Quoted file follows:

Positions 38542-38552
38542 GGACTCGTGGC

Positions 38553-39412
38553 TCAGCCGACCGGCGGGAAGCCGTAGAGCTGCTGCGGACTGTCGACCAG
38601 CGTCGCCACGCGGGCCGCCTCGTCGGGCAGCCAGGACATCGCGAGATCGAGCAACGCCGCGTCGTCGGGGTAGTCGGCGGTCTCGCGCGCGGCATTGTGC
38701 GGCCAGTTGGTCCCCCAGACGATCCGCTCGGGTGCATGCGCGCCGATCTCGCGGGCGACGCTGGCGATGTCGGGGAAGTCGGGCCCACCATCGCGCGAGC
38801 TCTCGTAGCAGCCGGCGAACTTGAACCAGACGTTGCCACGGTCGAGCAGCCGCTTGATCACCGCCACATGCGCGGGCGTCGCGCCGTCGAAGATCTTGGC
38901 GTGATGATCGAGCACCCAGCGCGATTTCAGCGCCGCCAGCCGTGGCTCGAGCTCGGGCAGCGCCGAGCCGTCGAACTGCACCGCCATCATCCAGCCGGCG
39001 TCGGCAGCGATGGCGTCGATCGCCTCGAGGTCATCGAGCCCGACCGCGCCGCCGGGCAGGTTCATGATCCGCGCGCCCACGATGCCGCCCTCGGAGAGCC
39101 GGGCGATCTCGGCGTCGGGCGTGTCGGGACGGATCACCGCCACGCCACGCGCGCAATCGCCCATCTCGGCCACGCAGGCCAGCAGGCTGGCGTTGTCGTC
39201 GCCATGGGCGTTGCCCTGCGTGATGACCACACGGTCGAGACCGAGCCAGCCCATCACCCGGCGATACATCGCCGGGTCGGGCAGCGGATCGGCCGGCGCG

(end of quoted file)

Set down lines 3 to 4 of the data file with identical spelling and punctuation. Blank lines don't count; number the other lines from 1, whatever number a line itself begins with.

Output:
Positions 38553-39412
38553 TCAGCCGACCGGCGGGAAGCCGTAGAGCTGCTGCGGACTGTCGACCAG